One of the challenges in developing oxide-based micro and nanomechanical devices is the precise control of the internal stresses of these materials when they are grown in thin film form. To obtain thin layers of crystals (a crystal is a periodic arrangement of atoms), the oxide compound is grown on a polished piece of oxide crystal that works as “substrate”. The lattice of the oxide film matches with the growing substrate through a process called “epitaxy”. This matching may stress or compress the film with respect to its own natural distances between the atoms (lattice parameters) with the result of having stretched or bent freestanding structures, as it happens when stretching or wrinkling an elastic membrane by hands. The lattice parameters also depend on the precise ratio of the atomic composition of the oxide under study. An example is that related to (La,Sr)MnO3. The La/Sr ratio in (La,Sr)MnO3 changes the lattice parameters of this oxide compound and affects the stress with the substrate. We may grow La0.7Sr0.3MnO3 or La0.6Sr0.4MnO3 thin films on SrTiO3, a famous substrate for oxide deposition, and detect different levels of stress on the produced structures.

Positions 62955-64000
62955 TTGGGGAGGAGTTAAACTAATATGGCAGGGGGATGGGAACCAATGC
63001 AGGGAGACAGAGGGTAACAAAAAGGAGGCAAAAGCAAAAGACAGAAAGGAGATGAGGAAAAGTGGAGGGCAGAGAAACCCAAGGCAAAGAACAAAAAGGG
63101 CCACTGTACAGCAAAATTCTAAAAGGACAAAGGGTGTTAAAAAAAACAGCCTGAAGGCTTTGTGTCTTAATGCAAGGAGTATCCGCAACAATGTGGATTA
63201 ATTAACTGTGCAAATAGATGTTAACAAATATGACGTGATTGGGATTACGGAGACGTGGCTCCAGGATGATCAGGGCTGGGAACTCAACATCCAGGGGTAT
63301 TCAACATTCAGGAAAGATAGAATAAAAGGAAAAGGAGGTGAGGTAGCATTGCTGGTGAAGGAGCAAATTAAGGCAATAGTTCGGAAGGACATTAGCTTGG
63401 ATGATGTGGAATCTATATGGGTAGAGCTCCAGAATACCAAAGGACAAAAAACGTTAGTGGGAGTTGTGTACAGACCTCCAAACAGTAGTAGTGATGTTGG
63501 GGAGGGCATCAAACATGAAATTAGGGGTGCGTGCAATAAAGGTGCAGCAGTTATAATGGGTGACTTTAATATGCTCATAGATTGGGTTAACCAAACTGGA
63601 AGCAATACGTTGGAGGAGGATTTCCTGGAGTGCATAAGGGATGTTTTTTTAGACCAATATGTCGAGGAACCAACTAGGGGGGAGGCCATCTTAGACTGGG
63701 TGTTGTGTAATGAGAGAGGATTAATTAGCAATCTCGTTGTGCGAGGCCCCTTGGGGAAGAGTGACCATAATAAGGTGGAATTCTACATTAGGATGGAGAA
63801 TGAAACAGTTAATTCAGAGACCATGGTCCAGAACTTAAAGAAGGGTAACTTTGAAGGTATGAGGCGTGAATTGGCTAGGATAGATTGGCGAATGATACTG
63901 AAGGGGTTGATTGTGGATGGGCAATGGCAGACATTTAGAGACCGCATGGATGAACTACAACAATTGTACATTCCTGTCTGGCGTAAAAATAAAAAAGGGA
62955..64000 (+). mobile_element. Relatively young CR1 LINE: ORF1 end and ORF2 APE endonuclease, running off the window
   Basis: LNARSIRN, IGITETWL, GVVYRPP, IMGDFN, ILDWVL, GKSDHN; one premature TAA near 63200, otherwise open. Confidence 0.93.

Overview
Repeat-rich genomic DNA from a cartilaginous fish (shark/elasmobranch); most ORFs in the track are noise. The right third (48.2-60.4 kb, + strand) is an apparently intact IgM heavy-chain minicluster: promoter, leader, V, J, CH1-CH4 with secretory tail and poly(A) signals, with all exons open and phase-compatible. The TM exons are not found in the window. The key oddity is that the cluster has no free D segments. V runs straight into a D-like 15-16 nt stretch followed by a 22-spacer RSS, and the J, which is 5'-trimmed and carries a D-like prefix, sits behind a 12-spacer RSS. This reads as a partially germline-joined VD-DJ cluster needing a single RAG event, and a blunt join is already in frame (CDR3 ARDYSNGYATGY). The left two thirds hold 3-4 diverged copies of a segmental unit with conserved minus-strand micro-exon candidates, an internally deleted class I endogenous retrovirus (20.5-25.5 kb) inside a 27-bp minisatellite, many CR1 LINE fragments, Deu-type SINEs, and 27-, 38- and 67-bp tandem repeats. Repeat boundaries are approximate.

A) Double-clamped suspended 250 µm long microbridge fabricated from a 100 nm thick (La,Sr)MnO3 film grown on SrTiO3(110) substrate. B) Mechanical resonances of the microbridge. C) Zoom of the mechanical resonance of a LSMO microbridge measured at room temperature and vacuum conditions. Adapted from N. Manca, F. Remaggi, A. E. Plaza, L. Varbaro, C. Bernini, L. Pellegrino, D. Marré. Stress Analysis and Q-Factor of Free-Standing (La,Sr)MnO3 Oxide Resonators Small 18 2202768 (2022)